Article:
Differences Between the PSAT and SAT

Our last blog post addressed differences between the PreACT and the ACT.  Today we will examine the relationship between the PSAT and SAT as it is fundamentally different that that between the PreACT and ACT.  

There are a few versions of the PSAT that students will take at various points during middle school and high school.  Eighth and ninth graders take the PSAT 8/9.  A variety of talent search programs, including Duke Talent Identification Program (https://tip.duke.edu), use these scores to evaluate student eligibility.  Tenth graders take the PSAT 10.  Note that while some scholarship programs use this score in their searches, the National Merit Scholarship Program does not.  Tenth and eleventh graders take the PSAT/NMSQT.  The National Merit Scholarship Program uses this version of the PSAT to evaluate student eligibility.  For the purposes of this comparison, I am using the PSAT/NMSQT.

Format of the PSAT/NMSQT

Reading: 47 questions, 60 minutes (1min16sec/question)

Writing and Language: 44 questions, 35 minutes (48 sec/question)

Math Test – No Calculator: 17 questions, 25 minutes (1min28sec/question)

Math Test – Calculator active: 31 questions, 45 minutes (1min27sec/question)

Format of the SAT

Reading: 52 questions, 65 minutes (1min15sec/question)

Writing and Language: 44 questions, 35 minutes (48sec/question)

Math Test—No Calculator: 20 questions, 25 minutes (1min/15sec/question)

Math Test—Calculator Active: 38 questions, 55 minutes (1min27sec/question)

The PSAT/NMSQT is scored on a scale of 1520 total points.  This total score breaks down into two subsections, Math and Verbal, each scored on a scale of 760.  

The SAT is scored on a scale of 1600 total points.  This total score breaks down into two subsections, Math and Verbal, each scored on a scale of 800.

The PSAT’s slightly lower score range accounts for the lower difficulty level and shortened nature of this test.  While the Writing and Language sections are identical in question number and length, the other three sections are extended on the SAT.  The Calculator Inactive math section changes the most from PSAT to SAT as the SAT eliminates almost fifteen seconds per question.  This particular section poses unique obstacles to students who rely on a calculator for basic math computation.

Although the scales of the two tests are not identical, a student’s PSAT score directly equates to his/her predicted SAT score.  For example, if a student scores a 1250 on the PSAT, s/he should score a 1250 on the SAT as well.  Additionally, the PSAT allows students to identify strengths and weaknesses within each subject that can help in SAT preparation.  However, students should take a full-length practice SAT before beginning any SAT prep program, as this is the most accurate way to assess students’ SAT test-taking skills.  

Differences Between the PreACT and the ACT

I always ask students to take a full-length practice ACT before beginning any test prep package. This approach may appear redundant when students already have detailed score reports from their PreACT tests. Success on the PreACT, however, does not always correlate to success on the ACT.  Understanding the difference between these tests along with their respective benefits and limitations is vital to student success with the prep process. (Information regarding the relationship between the PreSAT and the SAT will be discussed in an upcoming blog post.)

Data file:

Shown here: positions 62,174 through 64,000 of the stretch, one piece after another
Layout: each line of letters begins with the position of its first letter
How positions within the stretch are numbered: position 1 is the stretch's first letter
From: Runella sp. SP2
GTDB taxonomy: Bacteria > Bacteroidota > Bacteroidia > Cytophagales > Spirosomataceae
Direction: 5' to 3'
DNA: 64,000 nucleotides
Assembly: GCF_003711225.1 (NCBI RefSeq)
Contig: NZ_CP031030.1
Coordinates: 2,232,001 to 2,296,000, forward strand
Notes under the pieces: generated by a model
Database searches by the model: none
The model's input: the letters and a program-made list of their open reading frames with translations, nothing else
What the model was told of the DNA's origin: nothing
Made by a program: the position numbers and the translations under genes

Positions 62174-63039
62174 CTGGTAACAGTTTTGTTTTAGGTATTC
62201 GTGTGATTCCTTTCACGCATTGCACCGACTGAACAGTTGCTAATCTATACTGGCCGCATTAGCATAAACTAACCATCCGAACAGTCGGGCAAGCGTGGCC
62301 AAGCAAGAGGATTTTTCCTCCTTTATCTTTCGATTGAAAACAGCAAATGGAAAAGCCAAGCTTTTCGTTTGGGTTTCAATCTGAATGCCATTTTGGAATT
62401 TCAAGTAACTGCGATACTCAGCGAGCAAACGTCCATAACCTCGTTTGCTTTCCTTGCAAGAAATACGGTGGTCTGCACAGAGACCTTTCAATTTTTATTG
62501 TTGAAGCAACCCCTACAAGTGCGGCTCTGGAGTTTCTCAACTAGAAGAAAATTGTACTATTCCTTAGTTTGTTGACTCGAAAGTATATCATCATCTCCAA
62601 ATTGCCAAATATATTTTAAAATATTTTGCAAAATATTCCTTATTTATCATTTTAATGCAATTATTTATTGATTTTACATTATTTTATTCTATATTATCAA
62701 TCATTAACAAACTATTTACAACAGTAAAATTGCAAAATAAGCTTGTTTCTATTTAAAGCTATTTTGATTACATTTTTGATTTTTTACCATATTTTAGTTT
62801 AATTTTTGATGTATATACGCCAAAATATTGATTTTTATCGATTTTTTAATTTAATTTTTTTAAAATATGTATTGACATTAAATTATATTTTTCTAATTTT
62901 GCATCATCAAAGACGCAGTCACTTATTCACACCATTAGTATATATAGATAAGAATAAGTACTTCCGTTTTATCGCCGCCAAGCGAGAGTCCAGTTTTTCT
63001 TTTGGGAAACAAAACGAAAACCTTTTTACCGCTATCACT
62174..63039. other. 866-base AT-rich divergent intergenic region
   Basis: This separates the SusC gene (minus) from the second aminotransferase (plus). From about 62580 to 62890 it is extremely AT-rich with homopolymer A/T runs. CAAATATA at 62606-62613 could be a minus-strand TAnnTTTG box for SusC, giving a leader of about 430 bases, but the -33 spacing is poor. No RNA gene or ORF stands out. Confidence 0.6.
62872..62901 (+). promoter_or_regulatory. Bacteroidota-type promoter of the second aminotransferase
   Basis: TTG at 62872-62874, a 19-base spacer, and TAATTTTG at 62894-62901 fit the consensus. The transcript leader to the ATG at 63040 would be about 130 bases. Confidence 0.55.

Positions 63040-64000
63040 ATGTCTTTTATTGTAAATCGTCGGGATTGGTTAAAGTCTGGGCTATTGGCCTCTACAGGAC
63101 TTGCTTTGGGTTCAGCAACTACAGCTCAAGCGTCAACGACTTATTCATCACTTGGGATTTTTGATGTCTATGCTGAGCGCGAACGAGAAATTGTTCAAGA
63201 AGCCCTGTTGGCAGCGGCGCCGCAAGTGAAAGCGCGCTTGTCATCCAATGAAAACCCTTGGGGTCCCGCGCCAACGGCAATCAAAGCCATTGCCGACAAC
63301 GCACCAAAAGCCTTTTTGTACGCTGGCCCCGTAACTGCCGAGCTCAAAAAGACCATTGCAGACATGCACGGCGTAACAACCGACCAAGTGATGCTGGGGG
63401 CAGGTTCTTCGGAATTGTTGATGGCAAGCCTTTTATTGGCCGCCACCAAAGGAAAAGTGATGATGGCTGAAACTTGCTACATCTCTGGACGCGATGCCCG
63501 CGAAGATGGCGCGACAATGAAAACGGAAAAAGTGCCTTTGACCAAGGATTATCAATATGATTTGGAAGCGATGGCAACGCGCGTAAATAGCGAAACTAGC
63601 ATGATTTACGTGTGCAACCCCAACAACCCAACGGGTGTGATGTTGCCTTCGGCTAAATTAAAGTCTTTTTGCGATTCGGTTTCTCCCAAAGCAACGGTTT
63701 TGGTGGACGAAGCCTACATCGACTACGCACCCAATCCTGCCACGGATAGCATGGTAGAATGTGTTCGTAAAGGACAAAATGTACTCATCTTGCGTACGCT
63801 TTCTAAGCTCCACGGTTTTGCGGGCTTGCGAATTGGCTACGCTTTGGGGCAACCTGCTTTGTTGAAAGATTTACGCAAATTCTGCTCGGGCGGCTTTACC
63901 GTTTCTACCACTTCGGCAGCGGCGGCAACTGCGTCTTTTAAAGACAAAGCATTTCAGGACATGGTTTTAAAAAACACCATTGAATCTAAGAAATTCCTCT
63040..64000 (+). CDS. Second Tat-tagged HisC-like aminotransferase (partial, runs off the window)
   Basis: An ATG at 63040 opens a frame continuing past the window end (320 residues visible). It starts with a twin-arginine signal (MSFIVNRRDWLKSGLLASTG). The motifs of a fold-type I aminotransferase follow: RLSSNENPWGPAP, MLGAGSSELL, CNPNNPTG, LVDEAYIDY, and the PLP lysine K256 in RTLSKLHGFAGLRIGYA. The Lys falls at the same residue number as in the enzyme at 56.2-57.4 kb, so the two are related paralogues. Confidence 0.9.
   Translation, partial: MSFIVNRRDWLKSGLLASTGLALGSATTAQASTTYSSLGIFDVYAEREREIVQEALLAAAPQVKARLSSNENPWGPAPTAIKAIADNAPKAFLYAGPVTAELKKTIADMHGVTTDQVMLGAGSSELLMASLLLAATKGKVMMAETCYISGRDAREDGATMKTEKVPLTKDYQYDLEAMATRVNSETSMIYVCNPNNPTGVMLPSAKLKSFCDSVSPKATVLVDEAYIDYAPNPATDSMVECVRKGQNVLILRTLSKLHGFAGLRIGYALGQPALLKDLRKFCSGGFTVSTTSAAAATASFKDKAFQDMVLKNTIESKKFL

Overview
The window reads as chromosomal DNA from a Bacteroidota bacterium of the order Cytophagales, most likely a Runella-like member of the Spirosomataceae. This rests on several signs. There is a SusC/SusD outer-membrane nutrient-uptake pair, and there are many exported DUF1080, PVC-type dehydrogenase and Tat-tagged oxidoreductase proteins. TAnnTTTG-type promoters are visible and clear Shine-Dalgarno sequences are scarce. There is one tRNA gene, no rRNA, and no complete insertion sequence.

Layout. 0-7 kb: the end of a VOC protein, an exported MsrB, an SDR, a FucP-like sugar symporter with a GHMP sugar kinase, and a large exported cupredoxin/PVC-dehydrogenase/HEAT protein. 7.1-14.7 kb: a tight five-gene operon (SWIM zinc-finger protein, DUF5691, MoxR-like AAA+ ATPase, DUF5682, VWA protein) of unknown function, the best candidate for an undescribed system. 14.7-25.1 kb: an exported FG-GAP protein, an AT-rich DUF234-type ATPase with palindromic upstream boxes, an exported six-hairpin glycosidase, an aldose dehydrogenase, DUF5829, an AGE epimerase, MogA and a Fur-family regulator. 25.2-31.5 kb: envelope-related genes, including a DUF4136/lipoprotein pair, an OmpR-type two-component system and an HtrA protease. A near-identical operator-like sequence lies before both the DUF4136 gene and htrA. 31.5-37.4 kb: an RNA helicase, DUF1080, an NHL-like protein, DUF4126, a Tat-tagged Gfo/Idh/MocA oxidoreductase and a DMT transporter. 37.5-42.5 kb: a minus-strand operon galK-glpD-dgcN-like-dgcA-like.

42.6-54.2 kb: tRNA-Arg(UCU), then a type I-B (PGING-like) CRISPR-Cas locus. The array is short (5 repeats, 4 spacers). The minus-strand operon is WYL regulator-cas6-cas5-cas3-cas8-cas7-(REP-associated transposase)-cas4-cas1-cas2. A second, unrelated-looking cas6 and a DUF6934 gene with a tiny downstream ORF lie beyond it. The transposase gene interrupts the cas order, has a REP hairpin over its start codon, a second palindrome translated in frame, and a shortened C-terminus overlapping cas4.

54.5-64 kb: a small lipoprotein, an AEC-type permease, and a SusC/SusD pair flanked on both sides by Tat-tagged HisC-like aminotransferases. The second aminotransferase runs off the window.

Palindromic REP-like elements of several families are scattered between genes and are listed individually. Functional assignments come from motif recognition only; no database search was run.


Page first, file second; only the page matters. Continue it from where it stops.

The PreACT is intended for high school sophomores, although any high school student can take it.  Schools decide if and when to administer the test and inform students and families of the test date and registration process.  The school will administer the test during a regular school day.  If you have any questions about the testing timeline at your child’s school, reach out to a counselor.  

Because the PreACT is targeted to sophomores instead of juniors, it is somewhat easier than the ACT. Students receive a PreACT score (out of 35) as well as a predicted composite score range and predicted section score ranges for the ACT (out of 36).  Unlike the ACT, the PreACT has no essay section.  The PreACT provides an important introduction to the format and demands of the ACT.  The detailed score report helps students identify general strengths and weaknesses that the student can then work on before taking the ACT.  The included predicted range of ACT scores provides a rough guideline, but does not always predict accurately ACT success.


English: 45 questions, 30 min (40 seconds per question)

Math: 36 questions, 40 min (67 seconds per question)

Reading: 25 questions, 30 min (72 seconds per question)

Science: 30 questions, 30 min (60 seconds per question)

--no essay--


English: 75 questions, 45 min (36 seconds per question)

Math: 60 questions, 60 min (60 seconds per question)

Reading: 40 questions, 35 min (52.5 seconds per question)

Science: 40 questions, 35 min (52.5 seconds per question)

--optional essay section--

In the above breakdown, note the shorter allocation of time per question across all sections, particularly in reading and science.  Students who finish these sections without issue on the PreACT are often surprised to find that they run out of time on those same sections of the ACT. Additionally, the increase in total test time from 2 hrs 10 min to 2 hrs 55 min (longer if the student opts to write the essay) increases fatigue as well as the likelihood of mistakes.

While the PreACT certainly provides a helpful preview of college admissions testing, a full-length practice ACT predicts more precisely performance on the ACT.  The full-length practice test also helps the tutor more accurately assess issues with pacing across all sections which then allows the student to cultivate better pacing strategies from the start.